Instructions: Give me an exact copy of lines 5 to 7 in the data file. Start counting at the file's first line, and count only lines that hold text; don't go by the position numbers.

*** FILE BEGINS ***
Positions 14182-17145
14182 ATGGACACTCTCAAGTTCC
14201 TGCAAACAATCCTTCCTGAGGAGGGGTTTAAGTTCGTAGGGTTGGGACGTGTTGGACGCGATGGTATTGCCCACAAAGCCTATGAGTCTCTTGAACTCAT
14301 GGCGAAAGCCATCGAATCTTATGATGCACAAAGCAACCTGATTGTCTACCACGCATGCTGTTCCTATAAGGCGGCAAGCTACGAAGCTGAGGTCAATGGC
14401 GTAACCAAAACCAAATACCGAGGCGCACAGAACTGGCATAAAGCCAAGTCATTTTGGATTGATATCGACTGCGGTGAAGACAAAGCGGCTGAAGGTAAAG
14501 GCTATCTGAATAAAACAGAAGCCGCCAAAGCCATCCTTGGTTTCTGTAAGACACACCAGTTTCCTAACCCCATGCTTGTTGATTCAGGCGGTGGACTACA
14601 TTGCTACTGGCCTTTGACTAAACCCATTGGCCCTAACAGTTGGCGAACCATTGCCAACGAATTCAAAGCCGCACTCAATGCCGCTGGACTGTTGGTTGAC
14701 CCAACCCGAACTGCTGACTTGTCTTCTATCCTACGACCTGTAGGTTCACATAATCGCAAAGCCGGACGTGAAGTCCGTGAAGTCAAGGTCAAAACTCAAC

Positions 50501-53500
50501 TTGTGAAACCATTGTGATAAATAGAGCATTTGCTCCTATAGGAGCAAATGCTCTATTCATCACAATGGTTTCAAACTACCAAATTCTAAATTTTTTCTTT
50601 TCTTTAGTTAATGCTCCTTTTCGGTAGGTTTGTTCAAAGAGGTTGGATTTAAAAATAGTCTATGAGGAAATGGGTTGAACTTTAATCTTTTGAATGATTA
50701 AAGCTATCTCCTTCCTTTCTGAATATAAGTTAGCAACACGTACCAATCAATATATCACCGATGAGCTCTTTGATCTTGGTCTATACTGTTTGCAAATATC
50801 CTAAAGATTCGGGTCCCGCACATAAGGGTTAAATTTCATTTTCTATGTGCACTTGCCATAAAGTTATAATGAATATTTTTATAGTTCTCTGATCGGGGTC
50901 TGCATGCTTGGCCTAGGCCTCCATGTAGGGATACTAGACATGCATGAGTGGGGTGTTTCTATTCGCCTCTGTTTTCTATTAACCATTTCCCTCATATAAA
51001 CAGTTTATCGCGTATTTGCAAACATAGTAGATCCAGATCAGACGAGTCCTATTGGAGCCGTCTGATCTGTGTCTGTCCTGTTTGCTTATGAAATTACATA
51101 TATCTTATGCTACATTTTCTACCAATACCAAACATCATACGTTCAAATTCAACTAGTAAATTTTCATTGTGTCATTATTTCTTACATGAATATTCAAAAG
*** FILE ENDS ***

14401 GTAACCAAAACCAAATACCGAGGCGCACAGAACTGGCATAAAGCCAAGTCATTTTGGATTGATATCGACTGCGGTGAAGACAAAGCGGCTGAAGGTAAAG
14501 GCTATCTGAATAAAACAGAAGCCGCCAAAGCCATCCTTGGTTTCTGTAAGACACACCAGTTTCCTAACCCCATGCTTGTTGATTCAGGCGGTGGACTACA
14601 TTGCTACTGGCCTTTGACTAAACCCATTGGCCCTAACAGTTGGCGAACCATTGCCAACGAATTCAAAGCCGCACTCAATGCCGCTGGACTGTTGGTTGAC